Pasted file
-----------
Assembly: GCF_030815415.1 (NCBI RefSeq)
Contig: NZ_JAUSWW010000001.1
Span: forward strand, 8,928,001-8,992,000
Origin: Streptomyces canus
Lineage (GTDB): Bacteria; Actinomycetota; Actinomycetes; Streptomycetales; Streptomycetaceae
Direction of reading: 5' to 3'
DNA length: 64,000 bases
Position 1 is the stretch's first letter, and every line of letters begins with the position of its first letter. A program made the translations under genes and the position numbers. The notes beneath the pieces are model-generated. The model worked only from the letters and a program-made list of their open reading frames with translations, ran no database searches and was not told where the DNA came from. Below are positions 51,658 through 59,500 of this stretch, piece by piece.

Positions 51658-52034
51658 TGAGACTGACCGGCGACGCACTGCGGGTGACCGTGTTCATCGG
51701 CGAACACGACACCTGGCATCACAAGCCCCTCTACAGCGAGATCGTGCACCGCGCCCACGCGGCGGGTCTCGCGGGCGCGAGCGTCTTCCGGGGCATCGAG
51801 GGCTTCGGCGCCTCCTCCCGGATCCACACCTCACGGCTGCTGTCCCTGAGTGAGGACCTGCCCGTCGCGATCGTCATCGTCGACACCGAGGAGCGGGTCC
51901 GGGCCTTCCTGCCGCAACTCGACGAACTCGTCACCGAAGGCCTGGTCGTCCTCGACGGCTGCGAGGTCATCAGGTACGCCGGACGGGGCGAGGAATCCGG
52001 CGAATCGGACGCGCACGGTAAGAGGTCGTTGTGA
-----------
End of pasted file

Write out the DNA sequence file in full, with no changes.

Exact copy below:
Assembly: GCF_030815415.1 (NCBI RefSeq)
Contig: NZ_JAUSWW010000001.1
Span: forward strand, 8,928,001-8,992,000
Origin: Streptomyces canus
Lineage (GTDB): Bacteria; Actinomycetota; Actinomycetes; Streptomycetales; Streptomycetaceae
Direction of reading: 5' to 3'
DNA length: 64,000 bases
Position 1 is the stretch's first letter, and every line of letters begins with the position of its first letter. A program made the translations under genes and the position numbers. The notes beneath the pieces are model-generated. The model worked only from the letters and a program-made list of their open reading frames with translations, ran no database searches and was not told where the DNA came from. Below are positions 51,658 through 59,500 of this stretch, piece by piece.

Positions 51658-52034
51658 TGAGACTGACCGGCGACGCACTGCGGGTGACCGTGTTCATCGG
51701 CGAACACGACACCTGGCATCACAAGCCCCTCTACAGCGAGATCGTGCACCGCGCCCACGCGGCGGGTCTCGCGGGCGCGAGCGTCTTCCGGGGCATCGAG
51801 GGCTTCGGCGCCTCCTCCCGGATCCACACCTCACGGCTGCTGTCCCTGAGTGAGGACCTGCCCGTCGCGATCGTCATCGTCGACACCGAGGAGCGGGTCC
51901 GGGCCTTCCTGCCGCAACTCGACGAACTCGTCACCGAAGGCCTGGTCGTCCTCGACGGCTGCGAGGTCATCAGGTACGCCGGACGGGGCGAGGAATCCGG
52001 CGAATCGGACGCGCACGGTAAGAGGTCGTTGTGA